(Reuters) - Britain's GSK GSK.L on Wednesday missed second-quarter profit estimates following reduced sales of its existing vaccines and as patients used up treatments stockpiled during coronavirus lockdowns that have eased.
The world's largest vaccine maker also surprised the market with the announcement it did not receive any government funding to produce its efficacy booster technology, which is being used in many potential coronavirus vaccine collaborations, including one with France's Sanofi SASY.PA.
GSK shares traded down, falling 2% at 1,1575 pence as vaccine sales of 1.1 billion pounds fell short of the 1.26 billion pounds consensus.
It had rallied earlier on Wednesday following the announcement of a deal to supply Britain with the potential coronavirus vaccine it is working on with Sanofi.
Rather than developing its own vaccine in the global race to combat the pandemic, GSK has focused on contributing its adjuvant technology to at least seven other global firms.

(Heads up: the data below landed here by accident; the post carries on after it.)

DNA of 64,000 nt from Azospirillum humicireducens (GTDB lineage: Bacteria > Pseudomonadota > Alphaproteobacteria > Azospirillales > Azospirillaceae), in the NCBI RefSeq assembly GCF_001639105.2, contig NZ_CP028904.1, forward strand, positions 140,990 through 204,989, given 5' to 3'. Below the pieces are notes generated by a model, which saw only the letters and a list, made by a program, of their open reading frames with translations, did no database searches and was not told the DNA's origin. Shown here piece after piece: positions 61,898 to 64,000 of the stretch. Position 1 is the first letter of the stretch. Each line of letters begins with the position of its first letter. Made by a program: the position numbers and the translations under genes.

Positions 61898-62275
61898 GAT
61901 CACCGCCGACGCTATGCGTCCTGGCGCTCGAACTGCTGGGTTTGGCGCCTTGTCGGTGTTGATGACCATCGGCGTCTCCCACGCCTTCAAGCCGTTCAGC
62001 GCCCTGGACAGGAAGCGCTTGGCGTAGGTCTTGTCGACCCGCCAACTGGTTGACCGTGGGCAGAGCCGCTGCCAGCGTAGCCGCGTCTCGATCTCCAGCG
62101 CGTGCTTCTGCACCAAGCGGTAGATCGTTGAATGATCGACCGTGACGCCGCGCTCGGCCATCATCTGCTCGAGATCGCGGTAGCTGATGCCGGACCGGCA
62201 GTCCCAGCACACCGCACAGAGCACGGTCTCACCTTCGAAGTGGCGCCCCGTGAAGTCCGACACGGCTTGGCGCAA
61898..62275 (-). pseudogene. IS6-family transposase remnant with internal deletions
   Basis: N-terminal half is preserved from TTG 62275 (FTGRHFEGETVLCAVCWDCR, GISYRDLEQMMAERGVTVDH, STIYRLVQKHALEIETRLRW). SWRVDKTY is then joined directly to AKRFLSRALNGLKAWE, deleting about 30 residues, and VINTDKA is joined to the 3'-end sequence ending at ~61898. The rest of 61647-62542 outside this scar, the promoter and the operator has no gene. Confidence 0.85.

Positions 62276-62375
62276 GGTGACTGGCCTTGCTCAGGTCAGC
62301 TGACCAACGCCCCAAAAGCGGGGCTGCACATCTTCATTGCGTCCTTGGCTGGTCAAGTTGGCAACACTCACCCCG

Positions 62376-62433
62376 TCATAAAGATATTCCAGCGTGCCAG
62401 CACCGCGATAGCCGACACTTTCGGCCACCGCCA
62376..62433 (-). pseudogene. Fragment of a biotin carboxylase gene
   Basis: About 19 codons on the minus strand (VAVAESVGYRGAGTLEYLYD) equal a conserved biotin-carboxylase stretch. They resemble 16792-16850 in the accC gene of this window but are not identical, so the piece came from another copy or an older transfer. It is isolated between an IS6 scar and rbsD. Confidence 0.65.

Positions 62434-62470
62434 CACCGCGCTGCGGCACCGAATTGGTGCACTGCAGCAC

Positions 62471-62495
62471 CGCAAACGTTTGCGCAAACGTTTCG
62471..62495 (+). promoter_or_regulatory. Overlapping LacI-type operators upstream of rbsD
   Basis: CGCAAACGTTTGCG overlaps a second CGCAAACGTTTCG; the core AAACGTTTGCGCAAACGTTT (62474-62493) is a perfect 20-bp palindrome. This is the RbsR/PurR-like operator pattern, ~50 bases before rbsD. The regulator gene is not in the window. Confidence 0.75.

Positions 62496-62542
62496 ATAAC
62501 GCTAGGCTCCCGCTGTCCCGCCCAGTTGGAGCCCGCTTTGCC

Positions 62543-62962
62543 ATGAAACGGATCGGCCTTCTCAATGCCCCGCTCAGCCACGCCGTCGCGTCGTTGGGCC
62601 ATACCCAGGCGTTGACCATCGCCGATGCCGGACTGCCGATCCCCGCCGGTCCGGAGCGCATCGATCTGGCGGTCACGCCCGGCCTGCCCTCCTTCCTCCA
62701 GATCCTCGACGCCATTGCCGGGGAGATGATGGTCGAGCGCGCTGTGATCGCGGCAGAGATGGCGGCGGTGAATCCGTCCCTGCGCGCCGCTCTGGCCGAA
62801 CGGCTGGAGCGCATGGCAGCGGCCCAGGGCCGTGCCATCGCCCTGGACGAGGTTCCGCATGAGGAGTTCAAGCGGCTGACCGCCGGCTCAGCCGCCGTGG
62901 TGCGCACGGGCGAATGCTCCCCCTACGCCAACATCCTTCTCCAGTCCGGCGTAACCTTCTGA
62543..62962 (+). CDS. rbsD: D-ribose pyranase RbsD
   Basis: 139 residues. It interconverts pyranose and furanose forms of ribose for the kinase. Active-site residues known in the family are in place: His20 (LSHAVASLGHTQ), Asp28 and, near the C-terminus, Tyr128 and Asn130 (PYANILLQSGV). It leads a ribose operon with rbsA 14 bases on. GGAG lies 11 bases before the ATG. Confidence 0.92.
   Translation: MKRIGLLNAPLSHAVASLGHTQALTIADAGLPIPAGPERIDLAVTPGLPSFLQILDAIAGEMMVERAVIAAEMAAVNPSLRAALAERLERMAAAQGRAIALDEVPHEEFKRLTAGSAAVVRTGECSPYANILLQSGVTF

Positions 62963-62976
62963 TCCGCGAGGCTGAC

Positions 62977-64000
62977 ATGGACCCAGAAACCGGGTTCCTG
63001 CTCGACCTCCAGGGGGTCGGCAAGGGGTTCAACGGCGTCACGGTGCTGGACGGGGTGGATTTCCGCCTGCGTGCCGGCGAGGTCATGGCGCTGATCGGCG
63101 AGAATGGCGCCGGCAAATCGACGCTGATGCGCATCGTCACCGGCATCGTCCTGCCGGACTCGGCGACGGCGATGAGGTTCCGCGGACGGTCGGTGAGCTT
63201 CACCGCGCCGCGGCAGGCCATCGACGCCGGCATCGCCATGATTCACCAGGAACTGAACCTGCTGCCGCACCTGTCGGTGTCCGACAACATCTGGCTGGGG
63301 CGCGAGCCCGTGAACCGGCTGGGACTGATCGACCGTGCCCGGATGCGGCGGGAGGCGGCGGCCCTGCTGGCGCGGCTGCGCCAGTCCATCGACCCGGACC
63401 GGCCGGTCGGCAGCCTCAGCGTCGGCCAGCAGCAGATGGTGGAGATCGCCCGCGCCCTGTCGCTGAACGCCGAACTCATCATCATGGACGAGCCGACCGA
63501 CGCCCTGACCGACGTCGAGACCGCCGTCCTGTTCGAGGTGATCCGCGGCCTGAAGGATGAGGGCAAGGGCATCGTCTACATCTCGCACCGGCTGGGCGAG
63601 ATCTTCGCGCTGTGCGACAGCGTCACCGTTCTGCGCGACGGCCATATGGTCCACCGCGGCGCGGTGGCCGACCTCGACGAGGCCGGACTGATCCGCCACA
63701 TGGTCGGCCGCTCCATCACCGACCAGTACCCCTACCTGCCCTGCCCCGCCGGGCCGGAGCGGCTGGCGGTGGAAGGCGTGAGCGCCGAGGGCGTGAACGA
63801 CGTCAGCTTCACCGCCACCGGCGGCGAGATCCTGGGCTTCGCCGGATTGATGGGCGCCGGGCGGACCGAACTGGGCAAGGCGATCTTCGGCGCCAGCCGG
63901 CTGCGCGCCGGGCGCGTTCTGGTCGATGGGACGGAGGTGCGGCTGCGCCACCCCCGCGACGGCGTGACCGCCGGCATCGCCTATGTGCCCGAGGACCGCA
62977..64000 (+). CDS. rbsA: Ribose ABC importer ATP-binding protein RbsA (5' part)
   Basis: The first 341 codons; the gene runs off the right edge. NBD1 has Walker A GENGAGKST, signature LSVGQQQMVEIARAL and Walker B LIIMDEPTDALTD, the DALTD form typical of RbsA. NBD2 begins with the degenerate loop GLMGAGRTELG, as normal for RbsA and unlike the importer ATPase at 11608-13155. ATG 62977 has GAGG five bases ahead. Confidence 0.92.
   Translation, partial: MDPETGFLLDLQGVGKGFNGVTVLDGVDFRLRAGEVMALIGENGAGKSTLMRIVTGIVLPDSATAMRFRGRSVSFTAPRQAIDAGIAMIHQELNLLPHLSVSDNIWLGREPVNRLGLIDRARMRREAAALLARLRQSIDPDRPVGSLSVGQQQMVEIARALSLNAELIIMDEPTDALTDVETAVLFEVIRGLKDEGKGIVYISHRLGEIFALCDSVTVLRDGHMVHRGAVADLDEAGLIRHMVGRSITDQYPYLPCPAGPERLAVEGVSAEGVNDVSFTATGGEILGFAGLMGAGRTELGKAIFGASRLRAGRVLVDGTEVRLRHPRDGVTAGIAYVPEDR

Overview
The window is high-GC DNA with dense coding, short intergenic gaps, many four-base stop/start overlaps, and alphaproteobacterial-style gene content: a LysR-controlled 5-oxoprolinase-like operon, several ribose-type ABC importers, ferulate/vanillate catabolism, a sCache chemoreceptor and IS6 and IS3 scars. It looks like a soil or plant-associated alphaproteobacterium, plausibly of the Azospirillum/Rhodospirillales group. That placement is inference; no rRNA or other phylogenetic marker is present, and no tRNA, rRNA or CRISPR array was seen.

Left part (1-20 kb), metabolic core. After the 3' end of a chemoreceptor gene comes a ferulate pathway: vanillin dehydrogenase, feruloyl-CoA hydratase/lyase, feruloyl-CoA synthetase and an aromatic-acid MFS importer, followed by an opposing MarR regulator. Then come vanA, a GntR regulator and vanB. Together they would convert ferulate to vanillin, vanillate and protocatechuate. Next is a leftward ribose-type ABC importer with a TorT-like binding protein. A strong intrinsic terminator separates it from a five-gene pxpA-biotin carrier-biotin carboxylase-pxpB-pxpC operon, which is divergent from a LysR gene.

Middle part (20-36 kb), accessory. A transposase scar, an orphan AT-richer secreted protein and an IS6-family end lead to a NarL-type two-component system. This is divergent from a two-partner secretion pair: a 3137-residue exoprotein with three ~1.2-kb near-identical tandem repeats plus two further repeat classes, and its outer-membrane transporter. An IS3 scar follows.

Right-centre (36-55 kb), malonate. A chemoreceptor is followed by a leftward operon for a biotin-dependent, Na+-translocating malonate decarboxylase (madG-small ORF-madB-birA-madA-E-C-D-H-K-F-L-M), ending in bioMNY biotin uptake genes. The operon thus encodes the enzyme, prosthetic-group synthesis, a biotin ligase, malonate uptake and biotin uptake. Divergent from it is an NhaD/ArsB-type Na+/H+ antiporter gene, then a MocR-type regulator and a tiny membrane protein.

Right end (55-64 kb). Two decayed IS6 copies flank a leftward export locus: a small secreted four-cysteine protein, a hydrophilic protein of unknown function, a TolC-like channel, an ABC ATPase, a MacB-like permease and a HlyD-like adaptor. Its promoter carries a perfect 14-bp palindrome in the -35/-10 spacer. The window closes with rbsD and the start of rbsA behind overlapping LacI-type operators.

Lockdowns slowed the take-up of other kinds of immunisation.
GSK said inoculation of children was back to pre-COVID-19 levels, but adolescent and adult vaccination was not.
“In the second quarter, with lockdown measures, we have seen an impact on people’s willingness, or being able to access vaccines,” Chief Executive Emma Walmsley said on a media call, adding there were early signs the attitude was changing.
Asked about the price agreed in the deal with Britain, Walmsley only said GSK does not expect to profit from the product during the pandemic.
She said any short-term earnings would be partly be reinvested into pandemic preparedness and donated to developing countries.
Revenue from GSK’s shingles vaccine, Shingrix, a blockbuster, also fell, but was above analyst expectations, while group turnover and adjusted earnings per share in the three months ended June 30 missed analyst consensus.
For the full year, the company expects annual earnings to decline in the range of 1% to 4%, unchanged from previous forecasts.
Sanofi raised its 2020 earnings forecast on Wednesday after strong second-quarter results.
Reporting by Pushkala Aripaka, Ankur Banerjee in Bengaluru; and Ludwig Burger in Frankfurt; Editing by Bernard Orr and Barbara Lewis
Our Standards: The Thomson Reuters Trust Principles.